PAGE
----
We have problems with our health, problems in raising our children, establishing relationships, problems in how to live… and how to die. A good part of traffic on social media is focused on problems…and encapsulated solutions: three steps to sleeping better, five steps to a healthier, sexier you.

On the larger media stage, we have the drug problem, the racial problem, the problem of crime in our streets, and violence in our schools. We move from crisis to crisis, the crisis of our cities to the crises in our classrooms. The problem orientation then segues nicely to that of war., the prevailing metaphor of our culture. We mobilize against racism, sexism, poverty, drugs, and ISIS (That’s ISIS with an “L”).

Take Education…Please…take it!

Education is among the most critical factors influencing the quality of human life and to which the survival of the species is most closely linked.

The primary form which education takes in the industrial world is schooling. Schooling is the largest single corporate enterprise in the world. Its power and influence exceed that of even the military-industrial complex. On any given weekday in the United States, one of every three persons can be found in school.

As befits its magnitude, its problems are super-size.

Its focus, however, is limited to reinforcing and putting a better face on that same superstructure. Its challenge—to do so without ever having to address the bedrock axioms upon which it all rests—long standing assumptions and premises which underlie the existing system and support current educational practices.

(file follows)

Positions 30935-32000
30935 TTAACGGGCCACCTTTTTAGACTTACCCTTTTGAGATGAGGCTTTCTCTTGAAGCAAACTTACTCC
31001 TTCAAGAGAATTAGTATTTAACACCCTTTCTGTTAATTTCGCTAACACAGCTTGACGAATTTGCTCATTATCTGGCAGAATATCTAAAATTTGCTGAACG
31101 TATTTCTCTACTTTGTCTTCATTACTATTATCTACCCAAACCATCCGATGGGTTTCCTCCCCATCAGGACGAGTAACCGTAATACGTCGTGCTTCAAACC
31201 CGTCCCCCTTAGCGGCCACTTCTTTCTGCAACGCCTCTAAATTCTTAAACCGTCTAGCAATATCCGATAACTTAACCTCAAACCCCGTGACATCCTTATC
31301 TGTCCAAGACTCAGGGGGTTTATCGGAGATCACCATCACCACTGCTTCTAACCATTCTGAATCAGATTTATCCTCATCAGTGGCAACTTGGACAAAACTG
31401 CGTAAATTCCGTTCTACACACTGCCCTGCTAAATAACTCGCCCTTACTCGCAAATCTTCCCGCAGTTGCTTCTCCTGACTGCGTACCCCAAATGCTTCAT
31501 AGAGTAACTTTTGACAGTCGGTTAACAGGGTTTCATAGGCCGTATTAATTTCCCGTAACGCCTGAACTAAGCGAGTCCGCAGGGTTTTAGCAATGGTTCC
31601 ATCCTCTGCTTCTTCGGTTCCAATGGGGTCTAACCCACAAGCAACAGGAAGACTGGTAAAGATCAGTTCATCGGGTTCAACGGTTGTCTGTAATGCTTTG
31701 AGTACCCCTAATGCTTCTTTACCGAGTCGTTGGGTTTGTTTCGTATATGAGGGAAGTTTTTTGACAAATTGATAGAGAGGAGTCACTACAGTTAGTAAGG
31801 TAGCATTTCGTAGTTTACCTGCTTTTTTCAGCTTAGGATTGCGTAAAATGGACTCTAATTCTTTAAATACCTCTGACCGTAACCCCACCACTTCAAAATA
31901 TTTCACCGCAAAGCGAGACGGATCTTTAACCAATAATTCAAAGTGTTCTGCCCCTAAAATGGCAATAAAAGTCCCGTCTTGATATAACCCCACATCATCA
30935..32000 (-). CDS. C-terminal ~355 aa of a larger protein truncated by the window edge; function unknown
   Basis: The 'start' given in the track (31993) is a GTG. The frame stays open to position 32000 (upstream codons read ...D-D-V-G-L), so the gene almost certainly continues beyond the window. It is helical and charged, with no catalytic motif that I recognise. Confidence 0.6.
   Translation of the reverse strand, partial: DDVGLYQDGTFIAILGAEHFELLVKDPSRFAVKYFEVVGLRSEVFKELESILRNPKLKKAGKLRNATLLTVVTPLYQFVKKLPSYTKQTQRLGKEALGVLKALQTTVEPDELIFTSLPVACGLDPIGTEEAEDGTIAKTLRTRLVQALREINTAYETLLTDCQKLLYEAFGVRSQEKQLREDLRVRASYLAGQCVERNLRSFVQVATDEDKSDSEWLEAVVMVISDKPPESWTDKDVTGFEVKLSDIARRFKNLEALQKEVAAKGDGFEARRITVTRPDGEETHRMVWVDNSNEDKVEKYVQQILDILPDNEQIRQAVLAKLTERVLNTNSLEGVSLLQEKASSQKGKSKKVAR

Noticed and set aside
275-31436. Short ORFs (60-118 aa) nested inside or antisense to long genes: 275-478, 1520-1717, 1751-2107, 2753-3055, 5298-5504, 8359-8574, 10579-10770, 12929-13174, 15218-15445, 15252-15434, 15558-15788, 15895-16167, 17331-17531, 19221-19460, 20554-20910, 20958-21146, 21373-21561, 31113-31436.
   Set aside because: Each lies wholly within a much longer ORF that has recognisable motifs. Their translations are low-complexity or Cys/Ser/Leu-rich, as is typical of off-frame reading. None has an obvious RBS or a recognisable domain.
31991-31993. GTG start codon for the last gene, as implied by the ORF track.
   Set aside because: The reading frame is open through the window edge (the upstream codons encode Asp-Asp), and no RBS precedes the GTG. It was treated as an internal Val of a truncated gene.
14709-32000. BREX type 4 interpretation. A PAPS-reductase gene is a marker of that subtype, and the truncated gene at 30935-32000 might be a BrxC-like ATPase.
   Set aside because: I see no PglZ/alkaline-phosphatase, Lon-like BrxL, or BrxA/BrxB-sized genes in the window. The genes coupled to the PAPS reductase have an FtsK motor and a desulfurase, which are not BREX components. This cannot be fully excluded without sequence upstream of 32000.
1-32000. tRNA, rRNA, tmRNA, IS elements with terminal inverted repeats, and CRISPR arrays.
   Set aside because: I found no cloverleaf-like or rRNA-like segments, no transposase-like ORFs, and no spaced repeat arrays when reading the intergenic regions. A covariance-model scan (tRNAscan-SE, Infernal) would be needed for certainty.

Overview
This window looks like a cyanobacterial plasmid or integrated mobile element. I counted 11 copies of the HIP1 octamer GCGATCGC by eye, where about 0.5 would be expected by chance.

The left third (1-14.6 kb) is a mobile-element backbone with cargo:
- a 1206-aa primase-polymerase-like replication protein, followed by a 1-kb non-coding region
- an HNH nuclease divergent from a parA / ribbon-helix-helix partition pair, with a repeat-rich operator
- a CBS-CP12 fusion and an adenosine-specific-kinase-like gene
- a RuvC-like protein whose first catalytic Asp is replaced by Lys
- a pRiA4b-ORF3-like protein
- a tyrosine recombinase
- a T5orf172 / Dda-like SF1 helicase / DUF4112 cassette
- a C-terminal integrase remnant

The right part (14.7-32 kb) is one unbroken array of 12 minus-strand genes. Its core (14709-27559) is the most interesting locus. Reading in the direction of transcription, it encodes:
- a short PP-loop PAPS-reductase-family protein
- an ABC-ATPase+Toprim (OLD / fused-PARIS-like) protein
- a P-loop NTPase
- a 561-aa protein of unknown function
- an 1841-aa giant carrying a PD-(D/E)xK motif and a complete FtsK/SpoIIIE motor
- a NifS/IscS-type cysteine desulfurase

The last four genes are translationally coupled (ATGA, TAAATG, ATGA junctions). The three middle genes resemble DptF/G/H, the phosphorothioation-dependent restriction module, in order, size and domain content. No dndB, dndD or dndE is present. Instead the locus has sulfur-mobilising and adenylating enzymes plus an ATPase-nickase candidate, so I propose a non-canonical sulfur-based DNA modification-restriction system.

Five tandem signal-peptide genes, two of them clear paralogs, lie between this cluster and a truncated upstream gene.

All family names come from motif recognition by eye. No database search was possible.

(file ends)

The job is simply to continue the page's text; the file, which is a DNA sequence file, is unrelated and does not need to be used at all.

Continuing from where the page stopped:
As hand-maidens of the larger culture, our schools exist solely to reflect the dominant values of the culture and advance its goals.

Behind the façade of advanced placement courses; student government, and probing literature courses lie its true purposes—a hidden curriculum which dominates and dictates the one it publicly projects: Perpetuation of  the system’s mythology (tales of upward mobility and the like); reinforcement of  the “right” values; i.e. those  which create good and obedient workers (see tardy passes, rules of conduct, suspensions and the like); the sorting  out and cataloguing of  talent, determining who makes it and who doesn’t  (push-outs vs. valedictorians); and putting young people on ice, holding them back from prematurely entering the labor market.

Educational “change” thus can only go so far. Talk about reform is just that – talk.  In truth—at its best—the kind of change being bandied about describes but a vestigial effort—a simple mopping up operation; a matter of a few alterations here and a few there; some fine-tuning and incremental adjustments, not a drastic overhaul or restructuring.

This pseudo change is, in fact, worse than no change at all, because it projects and reinforces the image that the system is truly open and progressive, when nothing could be farther from the truth.

In reality, such efforts serve only to reinforce traditional educational structures and practices. Vested interests and mindsets preclude otherwise. 

Whether undertaken by the Federal government, State Departments of Education, individual school systems, university schools of education, the Gates foundation, or charter schools, these efforts are nothing more than shallow reflections of past failures.

In the words of McLuhan, they are “looking at the future through the rearview mirror of the past.” Girding for the war on ignorance, they employ the same Maginot line mentality which insists on fighting the next war as if it were the one previous—with the same consequences.

What is seldom addressed is the moral content of the educational process.